Who’s Gotta Go? Let Heifers Make Your Culling Decisions
If walking into your heifer barn gives you replacement cost anxiety, you may have too many heifers on your hands. It’s a problem that dairy producers are facing across the country with no easy solution in sight.
“It used to be that we could sell our surplus heifers to neighboring dairies and maybe recapture or make money on that sale,” says Pete Dueppengiesser of Sexing Technologies Genetics. “Today, that’s a lot more difficult. We’ve improved our reproduction and we’re seeing heifers being made at alarming rates.”
During the 2020 Dairy Strong conference held in Madison, Wis., both Dueppengiesser and Andy Bohnhoff, a ProAGtive Technologies independent nutritionist, spoke on the economic importance of raising fewer herd replacements.
“A lot of dairy farmers are in a conundrum where they have been very efficient at producing heifers,” Dueppengiesser says. “If we are going to do that, it forces us to cull out others. If we’re going to make space for one heifer, then somebody else has to go.”
When making an inventory management program, Dueppengiesser recommends looking at your current cull rate, age at first calving, the number of heifers you sell and future growth plans. All of these factors contribute to number of heifers that are going to be born. From there, it is time to decide on the number of heifers you actually needto be born in order to maintain or grow the herd.
“If we’re making extra heifers, then we are sustaining costs that we don’t need,” Dueppengiesser says. “What I see at a lot of dairies is that we’ve gotten efficient at making heifers, so that drives our cull rates up because we need to make room for them.”
According to the University of Wisconsin-Madison, the cost of raising one replacement animal is an estimated $2,100.
“The cost of raising replacements is a number that a lot of us have a hard time figuring out,” Bohnhoff says. “I think if you take a little bit of time and you figure out how much you’re actually spending to raise replacements, you’ll find that it’s a pretty staggering number.”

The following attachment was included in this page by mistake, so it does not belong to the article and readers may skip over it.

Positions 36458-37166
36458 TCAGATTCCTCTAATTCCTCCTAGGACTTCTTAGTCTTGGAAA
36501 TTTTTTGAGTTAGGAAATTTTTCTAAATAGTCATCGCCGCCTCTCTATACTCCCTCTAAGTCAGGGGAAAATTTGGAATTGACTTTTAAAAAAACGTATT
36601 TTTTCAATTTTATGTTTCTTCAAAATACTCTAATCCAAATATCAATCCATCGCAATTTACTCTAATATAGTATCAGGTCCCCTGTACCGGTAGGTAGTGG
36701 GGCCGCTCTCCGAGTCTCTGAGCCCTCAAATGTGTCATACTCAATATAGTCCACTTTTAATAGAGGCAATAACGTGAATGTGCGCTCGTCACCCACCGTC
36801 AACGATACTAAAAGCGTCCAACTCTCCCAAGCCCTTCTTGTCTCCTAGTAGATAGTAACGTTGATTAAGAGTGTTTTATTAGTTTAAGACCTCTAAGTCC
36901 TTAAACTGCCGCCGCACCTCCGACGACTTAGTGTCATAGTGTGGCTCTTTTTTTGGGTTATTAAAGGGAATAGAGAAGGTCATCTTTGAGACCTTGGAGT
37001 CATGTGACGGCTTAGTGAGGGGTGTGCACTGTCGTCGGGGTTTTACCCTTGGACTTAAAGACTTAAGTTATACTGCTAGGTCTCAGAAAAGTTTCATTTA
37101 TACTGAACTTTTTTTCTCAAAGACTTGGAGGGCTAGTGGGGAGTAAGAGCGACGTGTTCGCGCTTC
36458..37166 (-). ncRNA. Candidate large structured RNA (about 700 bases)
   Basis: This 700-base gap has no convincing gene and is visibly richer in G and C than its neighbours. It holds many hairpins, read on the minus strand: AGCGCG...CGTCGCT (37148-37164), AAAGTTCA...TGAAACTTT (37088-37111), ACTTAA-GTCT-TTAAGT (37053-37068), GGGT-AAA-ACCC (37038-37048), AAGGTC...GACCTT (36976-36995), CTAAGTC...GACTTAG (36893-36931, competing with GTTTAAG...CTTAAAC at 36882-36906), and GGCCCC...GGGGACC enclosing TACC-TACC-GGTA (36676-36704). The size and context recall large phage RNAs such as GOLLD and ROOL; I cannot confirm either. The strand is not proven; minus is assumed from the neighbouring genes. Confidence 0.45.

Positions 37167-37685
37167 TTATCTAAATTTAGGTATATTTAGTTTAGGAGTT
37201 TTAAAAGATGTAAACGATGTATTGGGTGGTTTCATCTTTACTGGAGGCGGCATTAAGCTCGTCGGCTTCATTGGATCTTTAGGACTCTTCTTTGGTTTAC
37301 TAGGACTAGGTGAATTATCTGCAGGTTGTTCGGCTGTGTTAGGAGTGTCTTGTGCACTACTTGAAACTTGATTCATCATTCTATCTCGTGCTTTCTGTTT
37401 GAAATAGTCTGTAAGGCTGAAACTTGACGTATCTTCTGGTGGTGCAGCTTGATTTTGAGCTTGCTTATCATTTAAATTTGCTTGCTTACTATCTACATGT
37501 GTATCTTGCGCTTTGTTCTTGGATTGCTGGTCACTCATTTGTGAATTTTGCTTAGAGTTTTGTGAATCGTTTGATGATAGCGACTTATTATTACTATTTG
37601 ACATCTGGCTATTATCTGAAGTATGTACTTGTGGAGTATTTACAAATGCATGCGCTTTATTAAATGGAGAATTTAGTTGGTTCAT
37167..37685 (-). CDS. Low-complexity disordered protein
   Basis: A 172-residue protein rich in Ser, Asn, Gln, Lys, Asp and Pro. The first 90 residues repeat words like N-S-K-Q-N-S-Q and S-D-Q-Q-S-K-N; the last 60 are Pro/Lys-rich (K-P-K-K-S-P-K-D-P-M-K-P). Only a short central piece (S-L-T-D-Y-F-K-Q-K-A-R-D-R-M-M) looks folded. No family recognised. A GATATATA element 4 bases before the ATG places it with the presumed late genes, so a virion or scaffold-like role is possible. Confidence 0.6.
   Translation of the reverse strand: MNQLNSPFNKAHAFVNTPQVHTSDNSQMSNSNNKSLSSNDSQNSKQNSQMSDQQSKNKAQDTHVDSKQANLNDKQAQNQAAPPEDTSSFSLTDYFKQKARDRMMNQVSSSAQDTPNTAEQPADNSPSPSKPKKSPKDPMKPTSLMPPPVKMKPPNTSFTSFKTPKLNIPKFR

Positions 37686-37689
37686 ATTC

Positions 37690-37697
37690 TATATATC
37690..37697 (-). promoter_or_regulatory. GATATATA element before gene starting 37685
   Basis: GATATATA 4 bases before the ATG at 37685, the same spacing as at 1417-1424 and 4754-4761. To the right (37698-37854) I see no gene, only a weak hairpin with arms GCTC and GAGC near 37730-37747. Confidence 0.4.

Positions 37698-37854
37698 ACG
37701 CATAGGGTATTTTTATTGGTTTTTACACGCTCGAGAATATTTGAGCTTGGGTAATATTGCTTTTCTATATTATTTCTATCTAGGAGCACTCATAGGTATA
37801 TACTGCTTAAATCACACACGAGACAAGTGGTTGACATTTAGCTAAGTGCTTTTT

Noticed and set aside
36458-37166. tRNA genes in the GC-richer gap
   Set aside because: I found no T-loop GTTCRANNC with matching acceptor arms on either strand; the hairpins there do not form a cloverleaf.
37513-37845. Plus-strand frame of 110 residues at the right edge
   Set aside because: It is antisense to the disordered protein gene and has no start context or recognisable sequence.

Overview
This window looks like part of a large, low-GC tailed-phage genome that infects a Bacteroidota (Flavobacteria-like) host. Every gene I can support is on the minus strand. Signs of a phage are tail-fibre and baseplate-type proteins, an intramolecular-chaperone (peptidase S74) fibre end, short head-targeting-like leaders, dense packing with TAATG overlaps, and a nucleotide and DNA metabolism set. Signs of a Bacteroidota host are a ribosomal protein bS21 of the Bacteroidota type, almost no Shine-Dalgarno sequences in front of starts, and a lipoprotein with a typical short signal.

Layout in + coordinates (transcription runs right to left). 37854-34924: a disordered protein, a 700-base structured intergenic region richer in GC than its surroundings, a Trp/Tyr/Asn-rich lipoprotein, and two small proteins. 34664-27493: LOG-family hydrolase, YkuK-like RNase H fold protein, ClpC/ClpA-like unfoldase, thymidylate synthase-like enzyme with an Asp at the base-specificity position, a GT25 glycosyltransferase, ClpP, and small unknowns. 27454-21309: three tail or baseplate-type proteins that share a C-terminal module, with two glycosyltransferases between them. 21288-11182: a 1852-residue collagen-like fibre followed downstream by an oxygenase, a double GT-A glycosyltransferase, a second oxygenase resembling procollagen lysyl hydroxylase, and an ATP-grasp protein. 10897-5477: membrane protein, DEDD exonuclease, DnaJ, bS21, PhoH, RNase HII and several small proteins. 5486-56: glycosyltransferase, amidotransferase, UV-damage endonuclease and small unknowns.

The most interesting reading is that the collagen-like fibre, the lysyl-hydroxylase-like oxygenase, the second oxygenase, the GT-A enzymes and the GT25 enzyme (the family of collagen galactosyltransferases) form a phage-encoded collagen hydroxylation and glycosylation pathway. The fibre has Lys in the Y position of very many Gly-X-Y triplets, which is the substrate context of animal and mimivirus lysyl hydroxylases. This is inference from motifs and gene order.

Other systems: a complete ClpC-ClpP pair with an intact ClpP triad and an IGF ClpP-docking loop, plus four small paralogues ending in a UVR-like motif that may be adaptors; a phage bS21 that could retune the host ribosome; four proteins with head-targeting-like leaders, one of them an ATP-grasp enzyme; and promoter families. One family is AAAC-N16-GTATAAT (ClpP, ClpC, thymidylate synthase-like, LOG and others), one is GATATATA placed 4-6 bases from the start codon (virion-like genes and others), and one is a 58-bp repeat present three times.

Both Dueppengiesser and Bohnhoff suggest implementing a heifer inventory plan to help control the number of animals on the farm.
“By managing the inventory of our heifers, we’re beginning to make a model where we’re controlling the number of animals instead of letting them control us,” Dueppengiesser says.
Achieve an Older Herd
With the average cow leaving the herd between her second and third lactation, it takes approximately two lactations before an animal starts to bring in a return on investment.
“If we make the correct number of heifers, our herd is going to get a little bit older,” Dueppengiesser says. “When the herd gets a little bit older, we increase the pounds of milk per cow and our components start to increase as well.”
Culling older cows before they truly need to leave the milking herd does not allow for them to reach their full profit potential, according to Bohnhoff.
“The best way to achieve a higher milk production demographic in the herd is by taking care of our older cows and not raising too many replacements,” he says. “Right now, I think the dairy industry is under a microscope as far as animal welfare goes and I think if we take care of our older cows and keep those girls in mind, we could make a difference as to how people perceive our industry.”
Genetics Increase Profitability
“Not every animal should be allowed to have a heifer calf on your dairy,” Dueppengiesser says. “I don’t care if you have the best genetics, you still have a top, a middle and a bottom. Make the heifer calves for you next generation out of the best sires and best dams.”
But how do you identify those animals? Dueppengiesser recommends using either parent average or genomics to help make those decisions.
To help reduce the number of animals that enter the milking herd, Dueppengiesser and Bohnhoff suggest mating cows from the bottom end of the herd to terminal crosses such as beef to prevent those animals from having a genetically inferior calf that enters the herd.